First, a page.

I am willing to follow Reg and others in their denunciation of the behaviour of Goldman Sachs and other financial institutions in New York, London, Paris and Bonn over the two decades leading up to the Lehman Brothers collapse in 2008. This was capitalism at its worst. One consequence – among many – was encouraging corrupt governments in Greece to take on too much debt.

I agree also with all those, from the IMF to Paul Krugman, who insist that a necessary condition for Greek economic revival is a major writeoff of debt – or a smoke-and-mirrors equivalent by extending repayment and lowering the interest rate.

But …

Reg acknowledges that “Greek political culture is deeply implicated in clientelism and attendant corruption.” But this is an afterthought. It is not integral to his analysis. It should be. I have no privileged insight into the German elite’s thinking, but a reasonable interpretation of Merkel’s weekend television interview is as follows: “Of course there must be debt relief for Greece, but before we entertain the idea, we want evidence of Greek politicians’ willingness to tackle the many perverse institutional distortions in Greek politics and society.”

While Greece was not part of the Soviet empire, it has suffered similar politicization of all aspects of its economy, with the consequent impact on productivity. Understanding this dimension of the Greek tragedy helps understand the “chorus” of eastern European states that echoed German criticisms. They rightly perceive Greece as the equivalent of what they were a quarter century ago.

Greek writer Nikolas Bloudanis argued recently on the Libération website that, for over a century, Greek nationalism has been perverse in that it acknowledges no internal Greek responsibility for the country’s political problems, first as victims of the Ottomans and finally as victims of the Germans.4 The effect has been to render responsible government impossible. Thomas Piketty and others draw a parallel between Greece now and Germany in the early 1950s when its impossible debt load was written off. The distinction is that no government was more enthusiastic in rooting out past domestic nationalism than the post–World War II German government. The World War II allies agreed to help. Until/unless Greek elites undertake something similar to the cultural revolutions in eastern Europe and Germany over the second half of the 20th century, the eurozone countries remain sceptical and, in their overnight bargaining in Brussels a week ago, they all insisted that the “pain” must precede the “gain.”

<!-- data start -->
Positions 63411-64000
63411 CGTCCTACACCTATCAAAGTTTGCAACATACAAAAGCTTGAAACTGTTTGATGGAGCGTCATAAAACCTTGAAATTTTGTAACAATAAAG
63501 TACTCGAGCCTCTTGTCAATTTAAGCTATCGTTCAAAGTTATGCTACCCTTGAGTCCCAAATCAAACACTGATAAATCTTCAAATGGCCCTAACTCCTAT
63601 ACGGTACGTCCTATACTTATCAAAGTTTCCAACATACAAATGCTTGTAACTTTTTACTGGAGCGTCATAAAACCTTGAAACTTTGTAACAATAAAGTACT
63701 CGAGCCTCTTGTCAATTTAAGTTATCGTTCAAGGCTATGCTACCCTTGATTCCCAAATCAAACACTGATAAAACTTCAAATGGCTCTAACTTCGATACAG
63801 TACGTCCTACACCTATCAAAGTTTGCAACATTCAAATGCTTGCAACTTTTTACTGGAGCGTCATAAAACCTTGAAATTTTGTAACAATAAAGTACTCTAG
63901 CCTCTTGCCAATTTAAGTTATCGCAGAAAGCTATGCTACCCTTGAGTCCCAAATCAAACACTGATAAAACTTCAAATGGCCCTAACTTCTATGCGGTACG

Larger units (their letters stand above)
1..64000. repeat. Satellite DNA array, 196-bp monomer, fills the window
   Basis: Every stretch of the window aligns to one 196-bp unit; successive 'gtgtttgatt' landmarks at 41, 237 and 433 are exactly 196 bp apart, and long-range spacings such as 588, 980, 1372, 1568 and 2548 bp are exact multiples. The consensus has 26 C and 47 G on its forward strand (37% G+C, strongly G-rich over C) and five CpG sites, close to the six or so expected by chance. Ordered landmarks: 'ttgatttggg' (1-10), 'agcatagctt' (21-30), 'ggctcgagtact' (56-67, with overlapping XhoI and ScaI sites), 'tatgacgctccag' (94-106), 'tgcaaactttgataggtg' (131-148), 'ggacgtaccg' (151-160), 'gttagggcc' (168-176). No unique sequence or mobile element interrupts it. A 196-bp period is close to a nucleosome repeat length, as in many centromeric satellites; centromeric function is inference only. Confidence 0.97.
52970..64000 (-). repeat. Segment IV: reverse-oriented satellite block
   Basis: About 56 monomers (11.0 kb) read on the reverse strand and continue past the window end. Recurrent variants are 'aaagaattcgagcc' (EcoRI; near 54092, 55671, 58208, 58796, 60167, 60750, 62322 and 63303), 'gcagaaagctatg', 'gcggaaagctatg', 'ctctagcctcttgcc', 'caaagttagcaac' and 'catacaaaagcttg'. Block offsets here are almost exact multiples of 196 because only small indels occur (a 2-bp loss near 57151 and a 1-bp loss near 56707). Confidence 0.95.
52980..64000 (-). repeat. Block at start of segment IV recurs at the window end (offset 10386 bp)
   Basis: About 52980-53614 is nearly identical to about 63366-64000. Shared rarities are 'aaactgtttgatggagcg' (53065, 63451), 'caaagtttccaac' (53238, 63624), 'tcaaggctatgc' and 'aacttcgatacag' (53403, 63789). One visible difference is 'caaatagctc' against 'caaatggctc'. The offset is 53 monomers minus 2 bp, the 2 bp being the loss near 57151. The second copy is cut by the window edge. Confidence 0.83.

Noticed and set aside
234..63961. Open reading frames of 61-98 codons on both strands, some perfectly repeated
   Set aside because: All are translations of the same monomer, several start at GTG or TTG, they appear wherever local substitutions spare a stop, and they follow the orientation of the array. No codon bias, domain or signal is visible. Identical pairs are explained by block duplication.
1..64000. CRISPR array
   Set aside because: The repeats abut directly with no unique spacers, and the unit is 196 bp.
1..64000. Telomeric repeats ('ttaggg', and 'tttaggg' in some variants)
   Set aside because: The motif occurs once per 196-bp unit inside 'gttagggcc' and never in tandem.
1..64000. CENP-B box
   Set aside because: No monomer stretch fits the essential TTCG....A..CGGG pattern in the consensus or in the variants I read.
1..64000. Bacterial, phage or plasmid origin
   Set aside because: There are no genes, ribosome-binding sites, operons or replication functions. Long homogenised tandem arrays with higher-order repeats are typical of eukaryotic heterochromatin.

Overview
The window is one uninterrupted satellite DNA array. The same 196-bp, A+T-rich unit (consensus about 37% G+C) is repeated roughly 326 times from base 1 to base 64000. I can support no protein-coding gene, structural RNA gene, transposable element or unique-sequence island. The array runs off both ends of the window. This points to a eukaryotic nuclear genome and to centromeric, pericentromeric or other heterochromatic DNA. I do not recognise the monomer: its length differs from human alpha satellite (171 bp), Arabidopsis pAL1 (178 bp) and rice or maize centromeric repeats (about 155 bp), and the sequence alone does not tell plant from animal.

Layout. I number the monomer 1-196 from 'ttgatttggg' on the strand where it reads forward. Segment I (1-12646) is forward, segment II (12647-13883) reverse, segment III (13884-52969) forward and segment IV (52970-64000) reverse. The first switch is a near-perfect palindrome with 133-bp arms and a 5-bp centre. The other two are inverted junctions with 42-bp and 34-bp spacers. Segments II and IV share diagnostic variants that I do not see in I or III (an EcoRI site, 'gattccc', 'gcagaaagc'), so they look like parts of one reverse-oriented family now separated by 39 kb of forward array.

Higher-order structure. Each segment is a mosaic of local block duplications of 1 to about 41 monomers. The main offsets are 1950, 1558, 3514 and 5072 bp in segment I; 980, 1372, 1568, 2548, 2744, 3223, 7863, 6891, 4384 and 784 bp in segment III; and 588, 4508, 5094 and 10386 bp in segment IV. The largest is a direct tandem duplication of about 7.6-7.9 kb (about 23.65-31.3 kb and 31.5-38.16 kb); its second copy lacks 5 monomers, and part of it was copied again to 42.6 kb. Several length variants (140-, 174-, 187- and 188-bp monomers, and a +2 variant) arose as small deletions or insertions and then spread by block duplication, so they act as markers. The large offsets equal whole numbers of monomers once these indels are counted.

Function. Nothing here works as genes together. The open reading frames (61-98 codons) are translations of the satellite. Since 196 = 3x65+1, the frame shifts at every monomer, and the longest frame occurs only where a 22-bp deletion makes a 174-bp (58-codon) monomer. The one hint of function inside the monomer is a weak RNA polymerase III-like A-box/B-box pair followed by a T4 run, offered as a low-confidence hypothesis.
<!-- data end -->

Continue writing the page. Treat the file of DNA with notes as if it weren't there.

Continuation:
Why did the majority of Greeks vote “no” on the recent plebiscite, while polls consistently indicate majority support for keeping the euro? My interpretation is that the plebiscite was an exercise in traditional Greek nationalism, but a majority of Greeks do understand that their political institutions are rotten and there must be change. Will Greek politics change? Perhaps.

From: Henry Milner | July 21

Patrick, there is simply no way Greece can stay in the euro and have all its debts forgiven. It is time to live in the real world. The choice is Greece’s, not mine or yours.

From: Patrick Balena | July 22

In reply to John, I think that a comparison between Greece (and the other 1980s southern European entrants to the EU), and the recent EU entrants in eastern Europe would be intrinsically biased against the Greeks, Spanish and Portuguese.

5_Aluminium_de_Grece

First, the southern European countries joined the EU before the current global tide of trade liberalization and extreme capital mobility. By the time the liberalization wave arrived, Greece, Spain and Portugal had already become relatively high-cost countries and could not really compete on the same terms as the more recent EU entrants. This was a structural adjustment problem that the advocates of EU expansion never addressed.